HK wealth gap hits 46-year high


Sun, Jun 11, 2017 - Page 16

Hong Kong’s wealth gap was revealed on Friday to be at its highest in nearly 50 years, with living conditions fueling discontent in the territory as it prepares to mark two decades under Chinese rule.

Sky-high prices and the cost of living outstrip many ordinary residents’ salaries in Hong Kong, with apartments becoming increasingly cramped and generations of families forced to share.

In a report that comes out every five years, the Hong Kong Census and Statistics Department applies a formula known as the Gini coefficient to measure wealth inequality. A Gini figure of zero indicates perfect equality, while 1.0 would be a society in which one person had all the wealth.

The department said Hong Kong’s figure climbed from 0.537 in 2011 to 0.539 last year, the highest since 1971.

Hong Kong Lawmaker and social worker Fernando Cheung (張超雄) said the result showed life had not improved since the hand over by Britain to China in 1997.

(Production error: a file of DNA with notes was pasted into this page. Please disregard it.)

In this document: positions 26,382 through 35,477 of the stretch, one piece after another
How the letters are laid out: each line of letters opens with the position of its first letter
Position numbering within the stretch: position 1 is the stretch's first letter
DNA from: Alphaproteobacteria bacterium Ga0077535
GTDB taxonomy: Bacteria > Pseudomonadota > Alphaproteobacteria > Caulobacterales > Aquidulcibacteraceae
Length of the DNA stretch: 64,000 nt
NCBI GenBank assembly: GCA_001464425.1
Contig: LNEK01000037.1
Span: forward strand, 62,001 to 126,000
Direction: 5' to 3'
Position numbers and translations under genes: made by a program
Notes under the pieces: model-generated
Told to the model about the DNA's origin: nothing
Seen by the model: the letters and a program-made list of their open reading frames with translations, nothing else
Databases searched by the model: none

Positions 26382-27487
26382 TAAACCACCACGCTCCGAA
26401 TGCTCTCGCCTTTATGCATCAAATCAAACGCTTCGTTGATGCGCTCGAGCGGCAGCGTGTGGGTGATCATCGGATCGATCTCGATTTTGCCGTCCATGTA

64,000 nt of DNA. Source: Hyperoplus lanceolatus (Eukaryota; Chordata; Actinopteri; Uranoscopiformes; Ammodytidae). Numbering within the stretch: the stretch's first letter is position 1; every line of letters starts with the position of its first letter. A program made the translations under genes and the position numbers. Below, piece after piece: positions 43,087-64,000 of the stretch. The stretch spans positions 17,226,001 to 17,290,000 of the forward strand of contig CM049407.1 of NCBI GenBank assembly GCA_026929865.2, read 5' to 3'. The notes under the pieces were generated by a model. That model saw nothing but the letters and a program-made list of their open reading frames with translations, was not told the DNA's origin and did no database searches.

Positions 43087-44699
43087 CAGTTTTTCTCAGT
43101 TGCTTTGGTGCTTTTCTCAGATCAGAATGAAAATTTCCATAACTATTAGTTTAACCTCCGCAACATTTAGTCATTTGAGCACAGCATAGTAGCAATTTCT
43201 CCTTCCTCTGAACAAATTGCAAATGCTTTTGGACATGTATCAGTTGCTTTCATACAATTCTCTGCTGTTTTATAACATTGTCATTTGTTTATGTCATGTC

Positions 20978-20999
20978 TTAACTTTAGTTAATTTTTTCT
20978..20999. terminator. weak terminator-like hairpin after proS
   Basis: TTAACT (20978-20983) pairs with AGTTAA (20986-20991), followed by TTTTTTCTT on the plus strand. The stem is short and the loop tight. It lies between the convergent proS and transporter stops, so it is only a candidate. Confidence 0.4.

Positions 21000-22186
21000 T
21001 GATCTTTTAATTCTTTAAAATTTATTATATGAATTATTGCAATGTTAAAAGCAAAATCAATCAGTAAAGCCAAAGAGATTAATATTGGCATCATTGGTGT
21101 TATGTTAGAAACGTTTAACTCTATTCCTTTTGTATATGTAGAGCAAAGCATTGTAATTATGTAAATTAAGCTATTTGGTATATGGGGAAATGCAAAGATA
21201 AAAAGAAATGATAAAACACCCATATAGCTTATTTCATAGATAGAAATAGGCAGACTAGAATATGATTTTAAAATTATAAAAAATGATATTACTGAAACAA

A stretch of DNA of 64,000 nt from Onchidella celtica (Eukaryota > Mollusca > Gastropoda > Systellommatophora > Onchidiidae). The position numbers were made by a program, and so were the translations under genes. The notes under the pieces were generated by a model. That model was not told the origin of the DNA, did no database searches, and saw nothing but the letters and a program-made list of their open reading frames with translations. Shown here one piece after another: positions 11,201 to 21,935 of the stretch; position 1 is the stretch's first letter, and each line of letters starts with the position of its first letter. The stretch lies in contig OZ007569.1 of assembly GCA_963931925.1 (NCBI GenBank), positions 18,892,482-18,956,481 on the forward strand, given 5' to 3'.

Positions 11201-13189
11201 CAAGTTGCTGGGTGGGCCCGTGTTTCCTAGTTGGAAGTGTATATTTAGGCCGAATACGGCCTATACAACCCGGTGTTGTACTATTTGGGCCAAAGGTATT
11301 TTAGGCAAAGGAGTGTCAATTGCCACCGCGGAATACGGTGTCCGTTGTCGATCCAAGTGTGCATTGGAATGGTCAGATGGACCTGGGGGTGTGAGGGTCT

“The Gini signifies that the economic development of the past 20 years has not helped narrow the wealth gap or make our society more just,” Cheung said.

“Income disparity is still a main problem,” he added, describing major industries as controlled by a handful of tycoons.

A string of high-profile corruption trials has led to heightened public suspicion over cozy relations between politicians and the business world.

Former Hong Kong chief executive Donald Tsang (曾蔭權) in February was sentenced to 20 months in prison for misconduct after being found guilty of failing to disclose plans to lease a luxury flat from a major investor in a broadcaster, which was later granted a license from the government while he was in office.

Outgoing Hong Kong Chief Executive Leung Chun-ying (梁振英) also faces allegations of corruption over receiving a reported payment of HK$50 million (US$6.4 million) from Australian engineering firm UGL Ltd before he took office.